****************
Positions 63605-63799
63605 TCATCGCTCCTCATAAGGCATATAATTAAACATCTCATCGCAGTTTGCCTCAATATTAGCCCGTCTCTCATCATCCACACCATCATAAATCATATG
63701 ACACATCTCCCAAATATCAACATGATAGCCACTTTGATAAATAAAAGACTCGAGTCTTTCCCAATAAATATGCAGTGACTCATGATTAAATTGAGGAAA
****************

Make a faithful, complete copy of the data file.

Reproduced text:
Positions 63605-63799
63605 TCATCGCTCCTCATAAGGCATATAATTAAACATCTCATCGCAGTTTGCCTCAATATTAGCCCGTCTCTCATCATCCACACCATCATAAATCATATG
63701 ACACATCTCCCAAATATCAACATGATAGCCACTTTGATAAATAAAAGACTCGAGTCTTTCCCAATAAATATGCAGTGACTCATGATTAAATTGAGGAAA